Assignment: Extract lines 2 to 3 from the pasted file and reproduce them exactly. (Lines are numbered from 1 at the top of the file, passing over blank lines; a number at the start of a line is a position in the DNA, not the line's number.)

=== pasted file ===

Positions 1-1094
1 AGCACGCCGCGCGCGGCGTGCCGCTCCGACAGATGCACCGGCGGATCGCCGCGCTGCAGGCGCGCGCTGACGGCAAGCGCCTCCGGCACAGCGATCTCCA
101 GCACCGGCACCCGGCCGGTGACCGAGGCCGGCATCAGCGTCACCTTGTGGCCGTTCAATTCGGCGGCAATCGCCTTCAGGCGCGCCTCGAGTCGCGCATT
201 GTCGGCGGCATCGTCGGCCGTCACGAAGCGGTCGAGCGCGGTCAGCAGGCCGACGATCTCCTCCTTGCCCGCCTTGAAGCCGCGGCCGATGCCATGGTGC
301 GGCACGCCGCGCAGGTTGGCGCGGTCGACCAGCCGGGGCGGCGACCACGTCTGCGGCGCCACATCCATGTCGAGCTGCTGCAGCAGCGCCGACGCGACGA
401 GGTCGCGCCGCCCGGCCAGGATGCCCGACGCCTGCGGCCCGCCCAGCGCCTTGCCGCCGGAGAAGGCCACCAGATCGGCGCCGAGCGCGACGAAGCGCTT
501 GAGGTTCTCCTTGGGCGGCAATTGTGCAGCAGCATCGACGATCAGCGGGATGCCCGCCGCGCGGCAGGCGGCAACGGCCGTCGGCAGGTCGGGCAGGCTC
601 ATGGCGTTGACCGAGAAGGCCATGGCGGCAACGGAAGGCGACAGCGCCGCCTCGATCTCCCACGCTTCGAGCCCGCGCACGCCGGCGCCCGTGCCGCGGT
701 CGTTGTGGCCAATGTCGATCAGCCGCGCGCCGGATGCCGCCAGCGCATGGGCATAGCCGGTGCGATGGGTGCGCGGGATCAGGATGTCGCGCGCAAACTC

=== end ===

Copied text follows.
1 AGCACGCCGCGCGCGGCGTGCCGCTCCGACAGATGCACCGGCGGATCGCCGCGCTGCAGGCGCGCGCTGACGGCAAGCGCCTCCGGCACAGCGATCTCCA
101 GCACCGGCACCCGGCCGGTGACCGAGGCCGGCATCAGCGTCACCTTGTGGCCGTTCAATTCGGCGGCAATCGCCTTCAGGCGCGCCTCGAGTCGCGCATT